Is Site Information warranted or unwarranted under NEC3

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Mike - not quite sure what you mean by warranted or unwarranted. Site Information describes the existing site and its surroundings and is used to help you consider your working methods on which you base your price. If Site Information turns out to be incorrect then this could lead to a compensation event under 60.1(12), where you experience conditions it would have been reasonable not to expect.

Site Information is not Works Information. You are to provide the Works in accordance with the Works Information, taking into account the existing conditions that are identified in the Site Information.

If something has been included in Site Information rather than Works Information the Project Manager may need to give an instruction to change the Works information - which would be a compensation event under clause 60.1(1).

In judging physical conditions for the purpose of assessing compensation events the Contractor is assumed to have taken into account the Site Information., publicly available information referrred to in the Site Information, information avaialble from a visual inspection of the Site and other information which an experienced contractor could reasonably be expected to have or to obtain. So if you were working on the site of a redundant factory it would not be unreasonable to expect to come across redundant pipes and services even if they were not shown in the Site Information. Some Employers do add additional conditions of contract “Z” clauses in which they state that the Employer does not warrant, the completeness, accuracy, etc of the Site Information.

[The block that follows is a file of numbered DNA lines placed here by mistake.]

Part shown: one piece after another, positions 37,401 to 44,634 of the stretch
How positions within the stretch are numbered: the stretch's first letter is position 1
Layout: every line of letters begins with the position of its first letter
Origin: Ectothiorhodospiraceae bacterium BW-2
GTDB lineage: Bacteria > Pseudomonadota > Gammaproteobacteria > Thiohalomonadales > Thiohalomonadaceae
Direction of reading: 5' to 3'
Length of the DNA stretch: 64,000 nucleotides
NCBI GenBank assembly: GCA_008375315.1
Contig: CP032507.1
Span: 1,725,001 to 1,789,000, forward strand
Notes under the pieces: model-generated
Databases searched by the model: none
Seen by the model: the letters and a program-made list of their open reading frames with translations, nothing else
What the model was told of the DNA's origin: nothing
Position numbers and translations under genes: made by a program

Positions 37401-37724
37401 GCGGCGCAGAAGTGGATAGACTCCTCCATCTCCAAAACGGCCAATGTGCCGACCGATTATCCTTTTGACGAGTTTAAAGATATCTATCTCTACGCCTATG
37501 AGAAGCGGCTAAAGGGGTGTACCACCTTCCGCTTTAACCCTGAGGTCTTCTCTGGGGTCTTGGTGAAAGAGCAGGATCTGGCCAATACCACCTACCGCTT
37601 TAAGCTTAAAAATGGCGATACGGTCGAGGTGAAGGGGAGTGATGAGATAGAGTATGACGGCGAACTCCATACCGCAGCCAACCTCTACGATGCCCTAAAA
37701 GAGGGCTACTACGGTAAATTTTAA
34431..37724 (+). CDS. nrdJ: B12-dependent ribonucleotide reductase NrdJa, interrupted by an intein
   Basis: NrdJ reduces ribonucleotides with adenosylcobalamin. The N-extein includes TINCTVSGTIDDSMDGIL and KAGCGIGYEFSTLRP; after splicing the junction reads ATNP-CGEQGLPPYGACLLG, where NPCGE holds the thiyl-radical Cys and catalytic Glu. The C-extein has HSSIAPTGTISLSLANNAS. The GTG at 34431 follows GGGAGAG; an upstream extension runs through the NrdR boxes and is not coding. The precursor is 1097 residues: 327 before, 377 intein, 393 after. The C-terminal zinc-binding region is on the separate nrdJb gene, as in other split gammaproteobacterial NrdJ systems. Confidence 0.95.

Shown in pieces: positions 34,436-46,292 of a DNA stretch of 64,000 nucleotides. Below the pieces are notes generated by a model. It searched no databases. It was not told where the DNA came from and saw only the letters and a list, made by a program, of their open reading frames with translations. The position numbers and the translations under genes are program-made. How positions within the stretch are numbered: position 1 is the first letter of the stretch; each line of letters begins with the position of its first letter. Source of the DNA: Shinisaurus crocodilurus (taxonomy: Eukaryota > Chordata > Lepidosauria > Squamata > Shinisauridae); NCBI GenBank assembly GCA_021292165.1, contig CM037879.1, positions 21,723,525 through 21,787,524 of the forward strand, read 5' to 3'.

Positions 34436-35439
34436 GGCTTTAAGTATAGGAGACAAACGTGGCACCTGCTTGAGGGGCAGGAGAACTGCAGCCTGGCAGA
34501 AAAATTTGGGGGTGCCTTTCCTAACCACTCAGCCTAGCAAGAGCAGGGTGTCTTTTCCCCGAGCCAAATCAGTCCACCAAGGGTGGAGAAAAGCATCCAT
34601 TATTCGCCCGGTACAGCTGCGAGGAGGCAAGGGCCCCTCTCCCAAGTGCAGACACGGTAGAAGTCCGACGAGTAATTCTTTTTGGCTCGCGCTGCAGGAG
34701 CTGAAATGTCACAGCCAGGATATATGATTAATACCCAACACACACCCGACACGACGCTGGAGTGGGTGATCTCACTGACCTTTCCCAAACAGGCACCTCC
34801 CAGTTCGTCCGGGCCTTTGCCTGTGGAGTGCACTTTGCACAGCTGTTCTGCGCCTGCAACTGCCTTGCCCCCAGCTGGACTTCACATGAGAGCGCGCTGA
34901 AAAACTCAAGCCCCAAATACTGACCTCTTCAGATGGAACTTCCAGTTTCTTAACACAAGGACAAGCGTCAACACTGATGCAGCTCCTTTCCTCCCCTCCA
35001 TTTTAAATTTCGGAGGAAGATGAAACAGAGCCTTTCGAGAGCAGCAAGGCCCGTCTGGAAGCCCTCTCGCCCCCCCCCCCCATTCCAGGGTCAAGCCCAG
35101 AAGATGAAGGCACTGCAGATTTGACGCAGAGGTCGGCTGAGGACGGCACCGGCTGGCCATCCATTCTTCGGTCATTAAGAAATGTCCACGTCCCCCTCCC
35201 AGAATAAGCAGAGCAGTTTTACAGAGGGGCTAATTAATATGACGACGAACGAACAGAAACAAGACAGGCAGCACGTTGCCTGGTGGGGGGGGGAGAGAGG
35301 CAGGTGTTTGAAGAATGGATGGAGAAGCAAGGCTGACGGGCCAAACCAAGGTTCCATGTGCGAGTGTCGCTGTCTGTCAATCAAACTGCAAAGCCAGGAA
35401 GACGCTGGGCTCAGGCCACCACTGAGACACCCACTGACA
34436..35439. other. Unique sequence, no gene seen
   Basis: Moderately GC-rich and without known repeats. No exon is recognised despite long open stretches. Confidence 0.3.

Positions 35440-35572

There is no defined wording in NEC3 regarding who takes responsibility for the Site Information. As previously stated, there is a mechanism for dealing with any inconsistencies or ambiguities when assessing a ‘physical condition’ CE, although this does not deal with who is responsible for any inaccuracies or misleading information. The latter is effectively a misrepresentation and would be covered by the 1967 Act of the same name. Often an Employer will add wording to the conditions of contract either to limit or to even exclude any liability for the Site Information, which gets round any issues of misrepresentation.